Fourteen members of the Sassoon family served in the British military, 1914-1918. But the exhibit focuses - wisely - on two of these "Lost Generation" soldiers. Sir Philip Sassoon (1888-1939) and Siegfried Sassoon (1886-1967) both served with distinction in the war, but their experiences were markedly different. Their portraits are placed side-by-side in the exhibition, yet they seem like strangers from different realms of experience rather than second-cousins and comrades-in-arms.

Ed Voves, Photo (2023)
World War I portraits, Sir Phillip Sassoon (at left) & Siegfried Sassoon 

Philip Sassoon (1888-1939) served as a staff-officer, private secretary to the British commander-in-chief, Sir Douglas Haig. Charming yet diligent, he was fluent in French, an important skill since the British and French fought side-by-side at the Battle of the Somme, 1916. He was also a close friend of Sargent and helped facilitate his painting expedition to the front.

Siegfried Sassoon, by contrast, was a front-line infantry officer, wounded in action, awarded the Military Cross for valor. He was nicknamed "Mad-Jack" for his almost suicidal gallantry. The very passion which fueled his courage on the Somme and at Arras also triggered his anger at the futile frontal attacks which squandered thousands of lives and the political duplicity on the Home Front.

Ed Voves, Photo (2023)
World War I-era journals of Siegfried Sassoon 
Appearing at left is the April-June 1917 journal containing the draft of Sassoon's "Statement against the Conduct of the War" 

For a sensational display, the Jewish Museum curators were able to secure a trove of Siegfried Sassoon's notebooks and  journals. These include the draft copy of his "Statement against the Conduct of the War" which was quoted in a speech in Parliament. This might have led to a court martial -and possibly a firing squad for Sassoon. Instead, he was sent to a hospital for the "shell shocked" and then released to fight again and be wounded again on the unquiet Western Front.

The Sassoons goes on to look at the family's post-World War I experiences.  Attempts to revive the economic fortunes of the family by major investment in China, especially the booming real estate market in Shanghai in the 1920's and early 1930's, promised success. But the coming of a second "Great War" and the Communist take-over of China devastated the hopes and the finances of the Sassoons.

As the sun set on the British Empire, so too did it fade upon the Sassoon family.

Ed Voves, Photo (2023)
Claudia Nahson (left) and Esther da Costa Meyer, curators of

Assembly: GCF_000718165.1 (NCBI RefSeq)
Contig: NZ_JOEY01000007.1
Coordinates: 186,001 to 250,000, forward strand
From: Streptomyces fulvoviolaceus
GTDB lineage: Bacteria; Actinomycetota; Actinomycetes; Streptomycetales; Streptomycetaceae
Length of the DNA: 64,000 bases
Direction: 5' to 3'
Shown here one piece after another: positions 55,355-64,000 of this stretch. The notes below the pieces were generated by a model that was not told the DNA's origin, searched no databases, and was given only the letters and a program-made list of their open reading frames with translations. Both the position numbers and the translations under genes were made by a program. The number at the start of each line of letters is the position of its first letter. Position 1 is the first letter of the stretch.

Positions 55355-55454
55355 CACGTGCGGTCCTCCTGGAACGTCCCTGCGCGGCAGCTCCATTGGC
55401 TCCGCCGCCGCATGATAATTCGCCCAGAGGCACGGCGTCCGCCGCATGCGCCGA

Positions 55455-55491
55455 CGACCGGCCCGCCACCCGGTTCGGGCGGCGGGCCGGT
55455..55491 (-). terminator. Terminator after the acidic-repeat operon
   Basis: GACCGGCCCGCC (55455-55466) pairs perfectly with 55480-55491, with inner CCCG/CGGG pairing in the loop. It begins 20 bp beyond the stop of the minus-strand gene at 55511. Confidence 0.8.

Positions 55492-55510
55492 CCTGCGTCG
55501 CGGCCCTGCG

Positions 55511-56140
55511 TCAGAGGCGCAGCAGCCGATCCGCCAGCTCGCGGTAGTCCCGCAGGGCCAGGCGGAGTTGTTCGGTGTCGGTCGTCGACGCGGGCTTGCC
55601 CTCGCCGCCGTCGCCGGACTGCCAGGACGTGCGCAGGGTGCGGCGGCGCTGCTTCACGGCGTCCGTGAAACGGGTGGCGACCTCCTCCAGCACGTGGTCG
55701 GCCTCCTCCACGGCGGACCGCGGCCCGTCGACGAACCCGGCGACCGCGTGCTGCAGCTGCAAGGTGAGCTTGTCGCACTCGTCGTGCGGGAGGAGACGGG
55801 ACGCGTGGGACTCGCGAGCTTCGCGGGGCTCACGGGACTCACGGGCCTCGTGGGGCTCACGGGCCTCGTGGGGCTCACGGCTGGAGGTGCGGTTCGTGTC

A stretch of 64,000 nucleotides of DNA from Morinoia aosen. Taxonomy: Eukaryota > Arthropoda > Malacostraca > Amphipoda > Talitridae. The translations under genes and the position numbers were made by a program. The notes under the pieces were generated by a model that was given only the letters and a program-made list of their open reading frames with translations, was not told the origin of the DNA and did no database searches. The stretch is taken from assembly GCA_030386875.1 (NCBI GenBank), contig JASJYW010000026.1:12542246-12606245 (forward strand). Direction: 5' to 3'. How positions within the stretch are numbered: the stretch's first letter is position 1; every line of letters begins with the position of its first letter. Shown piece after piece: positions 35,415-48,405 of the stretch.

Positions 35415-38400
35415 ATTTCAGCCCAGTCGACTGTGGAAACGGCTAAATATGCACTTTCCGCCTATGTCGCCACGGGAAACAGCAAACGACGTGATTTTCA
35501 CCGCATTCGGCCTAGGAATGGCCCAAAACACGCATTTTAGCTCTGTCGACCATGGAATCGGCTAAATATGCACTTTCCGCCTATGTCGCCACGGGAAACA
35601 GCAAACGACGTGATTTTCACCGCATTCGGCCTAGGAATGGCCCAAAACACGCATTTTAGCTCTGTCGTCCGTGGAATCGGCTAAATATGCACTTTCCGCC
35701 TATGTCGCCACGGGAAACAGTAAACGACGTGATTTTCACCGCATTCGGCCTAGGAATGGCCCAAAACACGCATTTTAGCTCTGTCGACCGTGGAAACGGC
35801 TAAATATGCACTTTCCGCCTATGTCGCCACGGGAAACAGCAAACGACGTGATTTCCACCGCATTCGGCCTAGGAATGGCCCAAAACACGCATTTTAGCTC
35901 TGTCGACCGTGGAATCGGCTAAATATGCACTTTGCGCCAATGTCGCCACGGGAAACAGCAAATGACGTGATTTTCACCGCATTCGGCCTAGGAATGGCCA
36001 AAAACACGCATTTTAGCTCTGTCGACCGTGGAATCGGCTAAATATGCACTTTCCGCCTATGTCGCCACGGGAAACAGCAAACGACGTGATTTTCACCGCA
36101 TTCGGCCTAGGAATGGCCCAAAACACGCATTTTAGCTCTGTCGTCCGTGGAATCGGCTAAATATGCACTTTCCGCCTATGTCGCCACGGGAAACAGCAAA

The Sassoons exhibit at the Jewish Museum

The Sassoons at the Jewish Museum is a wonder of an exhibition. There are almost too many themes, too many characters, too much geography to cover - and yet it succeeds memorably in bringing this vital story to life. For that triumph, we have the exhibition curators, Claudia Nahson and Esther da Costa Meyer, to thank. The Sassoons is a fascinating, thoughtful investigation of an incredible family, flesh-and-blood human beings who never - or almost never - forgot the God of Israel.

In a final testament to the Sassoons, let us end with the exhibit display which shows the heart-shaped inscription from a Torah ark curtain donated by Rachel Sassoon (1857-1911) in memory of her only child and an embossed silver plaque from another Torah ark curtain, this time dedicated to Hannah Khatun Sassoon, who died in 1895. Let the words of the final invocation on the plaque speak for all the Sassoons - and hopefully for us too!

Ed Voves, Photo (2023)
Torah ark curtain memorials for Sassoon family members, late 1800's

This Torah Curtain is consecrated upon the passing of the noble, modest, elder Lady Hannah Khatun bat No'am, may she abide in Eden, wife of Sir Abdullah David Sassoon, may God protect and keep him, to the Yagel Yaakov Synagogue in the Holy City of Jerusalem, may it be rebuilt and reestablished quickly in our days, amen. She passed away in Bombay on Wednesday, 13 Tevet 5655 (January 9, 1895). May her soul be bound up in the Bond of Life.


Text: Copyright of Ed Voves, all rights reserved. Original Photography by Ed Voves, all rights reserved.                                                                          

Exhibition images courtesy of the  Jewish Museum, New York 

Introductory image: Ed Voves, Photo (2023) Gallery view of The Sassoons exhibit, showing a photo montage of members of the Sassoon family.